i never read that. how can you say what "they thought" when
everyone knows intensity is the hard part and where most
of the error lies.
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98L is out of time but it may be upgraded too a TD or TS has it makeing land fall

Member Since: May 21, 2006 Posts: 5091 Comments: 115456
I love this blog, but some folks here may need a lesson in human nature, so here goes:

While most people on here are actively seeking to learn about the finer points of tropical storm forecasting and tracking, some are on here just to fulfill some overwhelming need for attention, even if it's of the negative kind--just as they are on every internet forum out there. Now, there's nothing wrong with wanting attention and praise--that's why most of us shower and dress nicely and say polite things in pleasant company. But some folks don't use that method, instead being content to say or act in the most outlandish, boorish, immature ways possible.

Know how to make them stop?

Ignore them.

Ignore them completely. Don't quote them. Don't respond to them. Don't mention their names, or their inane, insipid comments. Don't engage them, banter with them, flirt with them, or fight with them. Don't complain about their spelling, or their usage of grammar, or the predilection for ALL CAPS, or their inability to put together a coherent, on-topic sentence. Don't. Don't. Don't.

Know why? Because every time you do those things, you feed them. Yes, you do. You give them the attention they so desperately crave. You allow them to drag you into their webs of ignorance and stupidity and childish games.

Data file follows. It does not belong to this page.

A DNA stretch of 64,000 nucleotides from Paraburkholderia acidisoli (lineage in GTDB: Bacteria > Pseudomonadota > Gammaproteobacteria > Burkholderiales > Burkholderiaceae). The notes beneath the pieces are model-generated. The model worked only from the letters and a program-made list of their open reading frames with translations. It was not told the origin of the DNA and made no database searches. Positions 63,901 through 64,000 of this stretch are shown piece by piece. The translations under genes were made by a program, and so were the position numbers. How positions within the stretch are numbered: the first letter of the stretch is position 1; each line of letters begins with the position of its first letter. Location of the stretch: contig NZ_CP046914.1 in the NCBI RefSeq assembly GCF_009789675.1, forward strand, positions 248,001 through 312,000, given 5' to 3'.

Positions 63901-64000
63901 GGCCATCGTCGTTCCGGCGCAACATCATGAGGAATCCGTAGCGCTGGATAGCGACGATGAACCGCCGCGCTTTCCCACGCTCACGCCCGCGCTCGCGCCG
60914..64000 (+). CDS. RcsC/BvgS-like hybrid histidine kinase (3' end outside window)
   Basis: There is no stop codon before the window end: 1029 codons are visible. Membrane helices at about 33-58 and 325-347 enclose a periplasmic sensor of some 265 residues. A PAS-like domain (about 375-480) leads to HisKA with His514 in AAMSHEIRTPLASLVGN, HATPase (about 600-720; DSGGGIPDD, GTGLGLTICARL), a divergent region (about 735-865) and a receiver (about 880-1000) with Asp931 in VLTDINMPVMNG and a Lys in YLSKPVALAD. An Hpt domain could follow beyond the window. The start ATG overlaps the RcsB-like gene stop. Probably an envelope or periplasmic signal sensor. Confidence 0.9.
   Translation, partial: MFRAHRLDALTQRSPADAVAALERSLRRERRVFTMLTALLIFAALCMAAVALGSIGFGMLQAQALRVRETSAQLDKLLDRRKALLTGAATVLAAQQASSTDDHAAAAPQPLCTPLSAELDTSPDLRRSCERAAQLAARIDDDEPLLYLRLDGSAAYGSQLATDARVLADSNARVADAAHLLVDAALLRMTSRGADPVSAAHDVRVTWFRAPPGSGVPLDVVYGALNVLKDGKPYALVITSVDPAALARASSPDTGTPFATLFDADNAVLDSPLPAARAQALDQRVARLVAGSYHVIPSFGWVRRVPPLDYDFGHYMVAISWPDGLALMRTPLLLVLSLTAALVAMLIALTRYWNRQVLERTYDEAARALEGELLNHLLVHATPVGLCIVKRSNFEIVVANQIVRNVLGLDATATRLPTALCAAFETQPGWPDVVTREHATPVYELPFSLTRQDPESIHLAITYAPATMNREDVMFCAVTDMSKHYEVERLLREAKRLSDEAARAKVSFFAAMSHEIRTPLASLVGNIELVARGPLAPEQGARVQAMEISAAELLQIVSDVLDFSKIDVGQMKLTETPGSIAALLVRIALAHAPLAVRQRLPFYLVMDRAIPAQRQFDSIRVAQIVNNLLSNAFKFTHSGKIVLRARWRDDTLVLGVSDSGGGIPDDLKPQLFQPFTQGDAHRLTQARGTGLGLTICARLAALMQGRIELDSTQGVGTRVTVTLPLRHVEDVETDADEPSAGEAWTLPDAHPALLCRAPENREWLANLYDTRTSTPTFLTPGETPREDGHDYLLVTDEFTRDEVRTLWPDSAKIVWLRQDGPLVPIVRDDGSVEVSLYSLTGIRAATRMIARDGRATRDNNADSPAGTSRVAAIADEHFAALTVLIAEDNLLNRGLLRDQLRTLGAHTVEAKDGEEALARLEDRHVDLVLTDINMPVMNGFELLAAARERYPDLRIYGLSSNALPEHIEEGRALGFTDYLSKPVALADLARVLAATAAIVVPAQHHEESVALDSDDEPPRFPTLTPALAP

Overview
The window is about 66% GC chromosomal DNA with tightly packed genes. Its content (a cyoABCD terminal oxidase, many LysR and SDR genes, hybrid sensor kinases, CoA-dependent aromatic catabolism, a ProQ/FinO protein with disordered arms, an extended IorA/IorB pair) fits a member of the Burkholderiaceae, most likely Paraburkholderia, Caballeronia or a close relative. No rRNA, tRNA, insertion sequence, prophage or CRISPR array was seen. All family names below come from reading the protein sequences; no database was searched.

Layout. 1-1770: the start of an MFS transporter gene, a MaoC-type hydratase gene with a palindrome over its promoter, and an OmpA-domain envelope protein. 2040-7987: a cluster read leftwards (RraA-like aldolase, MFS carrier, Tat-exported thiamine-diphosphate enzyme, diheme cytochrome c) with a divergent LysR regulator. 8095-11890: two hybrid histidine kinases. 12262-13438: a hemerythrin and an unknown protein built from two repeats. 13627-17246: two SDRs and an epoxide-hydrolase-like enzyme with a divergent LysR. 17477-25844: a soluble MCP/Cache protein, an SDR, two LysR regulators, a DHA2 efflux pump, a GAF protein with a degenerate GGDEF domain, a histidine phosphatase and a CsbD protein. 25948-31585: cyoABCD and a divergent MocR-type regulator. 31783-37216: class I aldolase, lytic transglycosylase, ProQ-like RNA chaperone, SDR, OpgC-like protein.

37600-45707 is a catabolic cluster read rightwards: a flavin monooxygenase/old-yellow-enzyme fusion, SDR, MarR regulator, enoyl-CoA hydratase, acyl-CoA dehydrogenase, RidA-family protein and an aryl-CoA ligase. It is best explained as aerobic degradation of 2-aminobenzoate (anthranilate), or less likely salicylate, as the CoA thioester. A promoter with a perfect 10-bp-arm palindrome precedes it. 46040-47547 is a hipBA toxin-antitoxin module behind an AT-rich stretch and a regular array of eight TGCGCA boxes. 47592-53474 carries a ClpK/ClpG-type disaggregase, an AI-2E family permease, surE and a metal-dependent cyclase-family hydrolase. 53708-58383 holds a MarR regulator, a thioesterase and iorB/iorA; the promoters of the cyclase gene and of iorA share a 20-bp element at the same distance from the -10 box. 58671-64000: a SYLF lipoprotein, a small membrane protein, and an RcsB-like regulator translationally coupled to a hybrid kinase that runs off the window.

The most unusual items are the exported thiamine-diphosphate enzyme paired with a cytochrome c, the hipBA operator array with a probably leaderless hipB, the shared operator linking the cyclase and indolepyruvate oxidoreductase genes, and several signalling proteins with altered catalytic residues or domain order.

So--again--ignore them. Period. Nothing more than that needs to be done. And once starved of that negative attention, they'll crawl away elsewhere to gain the pathetic emotional nourishment they no longer get here, like cockroaches moving to a dirtier apartment, like rats fleeing a clean ship...like trolls moving to a forum that will continue to feed them a constant variety of sludge.

It works. I promise. ;-)
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Quoting ElConando:



Btw I saw you pictures but the one that says it was taken 2 years ago looks like it is 20 years old LOL.
Maybe his "0" key wasn't working. Possibly trying to type 200 years ago.
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Quoting CaneAddict:


No we don't have bonnie.


The vortex message said 45 kts
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Quoting southbeachdude:
What about the high to the north? How will it play in the equation, atmos?



The deep layer ridge to the north is expected to strengthen a little over the next 48 hours, which will push the system to the WNW through at least the next 3 days. The influence of the ULL has been dragging it a little to the NW today but a WNW motion is very likely from tonight onwards.
Member Since: September 24, 2005 Posts: 33 Comments: 9265
Quoting StormW:


This would represent steering for a major hurricane...deep layer steering



Here's what we're looking at:



ok, I am guessing here....weaker - LA , stronger,TX?
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Quoting Stormchaser2007:
I remember posting the CMC a week ago when it had that large wave north of the CV (now Bonnie) developing in the Bahamas and making landfall in the Gulf.

Im amazed that its actually happening.


The CMC has good long-range accuracy
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Quoting PensacolaDoug:



Even a blind squirrel finds a nut sometimes.
Exactly, it's like a horoscope, you don't believe in them until it's dead one day.
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Quoting newportrinative:
Max Mayfield on news now. Saying not expecting a big deal and looking at a 50 mph winds when it goes thru SFL (which includes keys).


Yeah, that's what most real mets are saying.
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Quoting TropicalNonsense: